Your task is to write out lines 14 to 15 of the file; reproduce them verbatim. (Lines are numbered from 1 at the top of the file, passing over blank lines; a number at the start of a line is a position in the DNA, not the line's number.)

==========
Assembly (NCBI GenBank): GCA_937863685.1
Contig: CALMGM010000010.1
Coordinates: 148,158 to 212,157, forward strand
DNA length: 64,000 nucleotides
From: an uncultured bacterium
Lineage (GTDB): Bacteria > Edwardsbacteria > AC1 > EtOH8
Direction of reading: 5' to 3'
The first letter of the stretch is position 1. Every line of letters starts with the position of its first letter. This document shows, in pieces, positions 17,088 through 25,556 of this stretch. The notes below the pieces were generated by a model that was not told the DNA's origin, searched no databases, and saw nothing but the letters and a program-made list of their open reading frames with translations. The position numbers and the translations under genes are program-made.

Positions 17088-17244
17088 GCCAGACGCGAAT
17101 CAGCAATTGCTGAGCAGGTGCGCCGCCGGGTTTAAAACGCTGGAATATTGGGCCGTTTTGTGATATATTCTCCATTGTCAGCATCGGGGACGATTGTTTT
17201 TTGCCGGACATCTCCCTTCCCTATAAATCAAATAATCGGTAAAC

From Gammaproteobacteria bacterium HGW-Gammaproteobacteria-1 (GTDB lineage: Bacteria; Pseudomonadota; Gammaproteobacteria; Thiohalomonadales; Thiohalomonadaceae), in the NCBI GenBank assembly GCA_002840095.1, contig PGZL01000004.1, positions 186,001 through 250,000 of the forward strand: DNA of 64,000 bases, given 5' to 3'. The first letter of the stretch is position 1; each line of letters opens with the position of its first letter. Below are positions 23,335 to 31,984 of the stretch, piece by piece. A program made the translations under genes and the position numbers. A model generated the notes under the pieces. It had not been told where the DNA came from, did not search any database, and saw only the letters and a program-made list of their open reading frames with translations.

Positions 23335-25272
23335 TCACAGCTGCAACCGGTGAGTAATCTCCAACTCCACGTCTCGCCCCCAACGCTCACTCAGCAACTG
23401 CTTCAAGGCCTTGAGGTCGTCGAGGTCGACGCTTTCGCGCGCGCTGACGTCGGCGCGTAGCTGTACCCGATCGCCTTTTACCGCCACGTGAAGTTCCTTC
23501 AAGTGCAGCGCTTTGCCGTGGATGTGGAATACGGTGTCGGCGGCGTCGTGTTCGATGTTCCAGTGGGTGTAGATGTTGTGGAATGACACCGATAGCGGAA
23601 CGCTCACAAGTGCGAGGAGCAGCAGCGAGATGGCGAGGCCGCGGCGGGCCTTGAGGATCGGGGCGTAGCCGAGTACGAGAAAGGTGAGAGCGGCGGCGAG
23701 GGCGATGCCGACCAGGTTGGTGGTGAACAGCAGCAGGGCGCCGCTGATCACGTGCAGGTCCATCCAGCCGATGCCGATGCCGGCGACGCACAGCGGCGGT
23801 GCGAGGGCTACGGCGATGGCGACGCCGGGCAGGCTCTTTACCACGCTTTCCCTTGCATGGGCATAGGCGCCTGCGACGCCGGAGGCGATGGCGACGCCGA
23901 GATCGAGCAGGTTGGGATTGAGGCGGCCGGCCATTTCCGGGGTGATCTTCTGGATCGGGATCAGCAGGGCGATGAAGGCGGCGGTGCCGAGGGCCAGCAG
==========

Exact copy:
Positions 23335-25272
23335 TCACAGCTGCAACCGGTGAGTAATCTCCAACTCCACGTCTCGCCCCCAACGCTCACTCAGCAACTG